Pupils challenged education officials over plans to close their school this week - armed with a jargon-busting version of the council's own consultation paper.
The complex document was re-written in plain English for the 11 to 16-year-olds so they could have their say on controversial proposals to shut their school. The Dylan Thomas community school in Swansea is set to close in 2007 as part of the council's on-going reorganisation plans.
Staff, parents and pupils met education chiefs this week to thrash out why their school was a target. Armed with the facts, "emotional and tearful" children told council chiefs they would fight on to keep it open.
They have already written to children's commissioner Peter Clarke, asking him to intervene, and have ordered special "save-our-school" wristbands to wear as part of their campaign.
Mark Campion, Swansea council's personal and social education adviser, was given the task of rewriting the consultation document for the children.
This is the first time children had been consulted by the council over educational provision. He also visited the school earlier this week to talk to pupils about the plans.
Mr Campion said: "The children at the school have all rallied to try to save it from closure. This is about acknowledging their concerns and including them in the consultation process."
Named after the city's legendary son, the school only attracts 558 pupils out of a possible 1,500. Almost half have special educational needs.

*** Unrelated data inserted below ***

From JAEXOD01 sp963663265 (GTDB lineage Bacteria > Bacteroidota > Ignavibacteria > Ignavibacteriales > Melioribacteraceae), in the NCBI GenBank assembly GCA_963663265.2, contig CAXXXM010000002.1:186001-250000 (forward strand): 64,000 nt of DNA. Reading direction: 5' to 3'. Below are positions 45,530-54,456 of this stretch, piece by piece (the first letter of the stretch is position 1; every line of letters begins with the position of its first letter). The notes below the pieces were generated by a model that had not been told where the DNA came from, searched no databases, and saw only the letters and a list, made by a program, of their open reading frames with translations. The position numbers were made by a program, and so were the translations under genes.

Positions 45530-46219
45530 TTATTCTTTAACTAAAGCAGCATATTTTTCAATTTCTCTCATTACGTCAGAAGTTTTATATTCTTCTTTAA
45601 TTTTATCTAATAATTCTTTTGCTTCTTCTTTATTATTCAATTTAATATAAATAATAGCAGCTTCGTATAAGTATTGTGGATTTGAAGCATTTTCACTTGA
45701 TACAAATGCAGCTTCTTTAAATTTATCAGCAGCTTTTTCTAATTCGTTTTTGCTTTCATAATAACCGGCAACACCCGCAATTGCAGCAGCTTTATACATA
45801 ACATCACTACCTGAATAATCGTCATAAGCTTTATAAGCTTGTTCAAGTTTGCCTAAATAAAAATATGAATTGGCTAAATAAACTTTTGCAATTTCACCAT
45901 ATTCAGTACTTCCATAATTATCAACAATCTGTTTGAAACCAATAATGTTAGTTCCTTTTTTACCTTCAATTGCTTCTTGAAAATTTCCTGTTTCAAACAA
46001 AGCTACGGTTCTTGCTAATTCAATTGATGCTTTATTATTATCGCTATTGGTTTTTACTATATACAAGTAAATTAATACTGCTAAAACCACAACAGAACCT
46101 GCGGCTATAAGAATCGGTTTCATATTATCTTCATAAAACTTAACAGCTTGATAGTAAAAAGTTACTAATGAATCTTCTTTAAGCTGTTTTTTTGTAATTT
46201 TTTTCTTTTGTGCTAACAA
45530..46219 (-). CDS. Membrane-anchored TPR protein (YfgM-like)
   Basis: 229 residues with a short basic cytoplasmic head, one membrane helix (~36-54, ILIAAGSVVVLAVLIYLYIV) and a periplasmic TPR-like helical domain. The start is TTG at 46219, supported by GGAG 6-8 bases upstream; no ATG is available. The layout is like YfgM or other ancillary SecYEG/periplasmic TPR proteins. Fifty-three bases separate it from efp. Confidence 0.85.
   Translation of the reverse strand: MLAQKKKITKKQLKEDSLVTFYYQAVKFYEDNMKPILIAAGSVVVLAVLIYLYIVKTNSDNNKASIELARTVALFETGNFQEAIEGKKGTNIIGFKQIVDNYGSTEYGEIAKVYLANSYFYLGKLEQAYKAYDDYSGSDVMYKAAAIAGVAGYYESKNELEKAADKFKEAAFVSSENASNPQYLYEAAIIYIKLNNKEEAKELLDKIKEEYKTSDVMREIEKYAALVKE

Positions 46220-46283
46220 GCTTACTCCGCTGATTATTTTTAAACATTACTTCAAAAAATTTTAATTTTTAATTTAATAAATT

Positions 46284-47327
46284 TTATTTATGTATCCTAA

The Liberal Democrat-led council blames falling pupil numbers for its uncertain future, and says money saved from the closure will be ploughed back into education in the city. But a group set up to fight the school's closure has accused the council of social bias, saying it was an easy target because few parents are from professional backgrounds.
According to inspection agency Estyn, Dylan Thomas has the highest proportion of pupils entitled to free school meals in Wales - 62 per cent.
Head Malcolm Willis, who has been at the school since its official opening in 2001, said pupils numbers had actually risen, not fallen. Council predictions that pupil numbers would fall again were unfounded, he claimed.
If the school closes, pupils will have to travel to Bishop Gore comprehensive in the more affluent Sketty area. But Mr Willis said Bishop Gore was not equipped for the special needs of his pupils, including many with autism.
Swansea council says the closure proposal has been made for educational reasons only. Education cabinet member Mike Day said: "Money is going into servicing surplus spaces. We want to see it being directed towards pupils."